Word Up Community Bookshop – Bookspot Of The Week

Take a look at how community building and book equity is at the heart of this week’s bookspot. Join us as we go to Word Up Community Bookshop.

Book Culture Bookspot / Libraries

A bookstore is a place of community and learning. For this bookstore, their belief is that art, books, and a supportive community is what change lives for the better. For this week’s bookspot, we interviewed Carolina Valencia, Assistant General Coordinator of Word Up Community Bookshop Librería Comunitaria.

How did your bookstore transition from concept to reality?

Nearly 10 years ago (!!!), we came together to co-create a bookstore. When we first opened the doors to Word Up in June 2011, it was an empty storefront bearing the awning of a pharmacy. As a pop-up shop, we had just one month to dream and execute what could be.

Some of us came into the fold as volunteers, ready for anything. Some of us walked in and hung art on the blank walls, while some came prepared to make art on the spot. Some of us brought furniture, while others unloaded and arranged it by the dying light at dusk before we had electricity. Then, when a few bookshelves were in place, we unpacked the boxes that had already arrived, while you streamed in with books to place on the shelves. ⁠⁠
We had this space thanks to the advocacy of Sandra Garcia-Betancourt of NoMAA and Raquel Batista. At the grand opening—barely 4 days after getting the keys—speeches by Sandra, Raquel, and Veronica, and performances by Mary Ely Peña-Gratereaux, Elizabeth Balaguer, Roberto Bello, Osiris Mosquea, Sandy Jimenez, Seth Tobocman, and Rebecca Migdal (w/ Eric Blitz & Andy Laties), inaugurated what more was to come.

We had a month-long calendar of events already booked, and when we posted it on the wall, you wrote in more events, your own readings and meetups, squeezed into the cracks of the schedule. That first month, we were open 5 hours a day and sometimes would have 3 different events, all packed with different audiences!⁠⁠
No one wanted it to end. We got an extension: the end of September was our new deadline. ⁠⁠
The volunteers who stuck around morphed into founding collective members. We had a lot of meetings. We made a Big Picture Committee. We got another extension till the end of November. We had a rent party. We made plans to be around for a long time . . .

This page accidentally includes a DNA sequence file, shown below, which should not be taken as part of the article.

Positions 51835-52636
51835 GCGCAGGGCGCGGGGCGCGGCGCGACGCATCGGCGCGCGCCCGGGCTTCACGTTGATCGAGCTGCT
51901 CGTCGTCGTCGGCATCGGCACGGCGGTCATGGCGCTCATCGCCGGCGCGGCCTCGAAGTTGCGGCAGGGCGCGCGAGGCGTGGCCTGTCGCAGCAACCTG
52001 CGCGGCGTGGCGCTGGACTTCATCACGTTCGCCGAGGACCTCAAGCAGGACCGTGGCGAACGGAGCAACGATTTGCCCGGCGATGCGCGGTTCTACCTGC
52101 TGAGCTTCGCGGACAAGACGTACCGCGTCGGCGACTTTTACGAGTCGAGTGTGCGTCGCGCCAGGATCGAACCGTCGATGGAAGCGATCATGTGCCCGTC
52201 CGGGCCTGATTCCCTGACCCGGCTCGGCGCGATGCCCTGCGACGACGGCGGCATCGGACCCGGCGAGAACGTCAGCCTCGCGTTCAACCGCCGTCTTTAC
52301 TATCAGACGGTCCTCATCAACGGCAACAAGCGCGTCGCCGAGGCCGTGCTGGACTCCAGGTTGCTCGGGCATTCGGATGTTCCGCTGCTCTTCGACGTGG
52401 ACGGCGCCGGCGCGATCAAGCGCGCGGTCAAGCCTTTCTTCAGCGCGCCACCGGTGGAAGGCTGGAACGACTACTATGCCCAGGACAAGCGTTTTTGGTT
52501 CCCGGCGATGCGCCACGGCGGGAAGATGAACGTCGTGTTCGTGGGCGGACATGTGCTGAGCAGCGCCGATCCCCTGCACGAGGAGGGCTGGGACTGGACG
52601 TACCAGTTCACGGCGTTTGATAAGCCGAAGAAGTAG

⁠⁠What do you feel is unique to your bookstore?

Word Up is run by and with community neighbors that collectively make decisions and use their resources when needed. With literature and art in mind, the goal is to enrich each other’s lives through books, sharing space, and making art together.

Our mission is as following: Word Up is a multilingual, general-interest community bookshop and arts space in Washington Heights, New York City, committed to preserving and building a neighborhood in which all residents help each other to live better informed and more expressive lives, using books as an instrument of reciprocal education and exchange, empowering not only themselves, but their community.

If you had infinite space, what might you add to the store?

It has been an ongoing conversation at every yearly summit we have with our collective! Some recurring ideas are a micropress, cafe, theater with a stage for events, gallery/classroom, more bookshelves for used & new books, and an expanded Spanish section.


What does your store offer that a chain or online retailer can’t?

The volunteers and staff members are our main asset, providing knowledge, not only about books, but from their unique backgrounds in and out of the community. We also have relationships with small presses — and offer unique books — and with community organizations. With access in mind, the majority of our books are used and are at a low price point (pay-what-you-can to $5), and we uphold a Safe Space Policy for all coming inside Word Up’s spaces, in-person and online.

Do you hand-pick your staff to create a specific environment?

Word Up is run mostly by volunteers and few staff members that are all collective members. Volunteers go through a training period and must agree to our core values that we’ve set up as a collective, including our Safe Space policy and a Code of Conduct. But no previous bookseller knowledge is needed!

How else do you create a welcoming environment?

Our common space is for everyone to use, from needing a place to sit and charge your phone to hosting rehearsals for the local performance of the Vagina Monologues. We also host a collective book club and discussion space for members to read literature and actively discuss issues that affect our worlds.


Do you have any staff picks or releases we should watch out for?

Dominicana (en español) by Angie Cruz & translated by Kianny Antigua was pushed by our founder and general coordinator Veronica Liu who helped negotiate the book at Seven Stories Press. The English version was our inaugural pick for the first edition of Uptown Reads, a neighborhood-wide program that celebrates great literature and the community-wide reflection that can come of a shared reading experience. Also, the story takes place down the street from Word Up and Angie Cruz is a local resident!

Do you tailor your inventory according to your community?

We try to have books on our shelves that reflect our community members and what they want to read. We are a bilingual bookstore.

You can find Word Up Community Bookshop Librería Comunitaria at:

2113 Amsterdam Ave. @ 165th Street, Washington Heights, NYC

If you’re near, make sure to stop by and show your love and support! For more bookspots, take a look at our last featured bookstore here.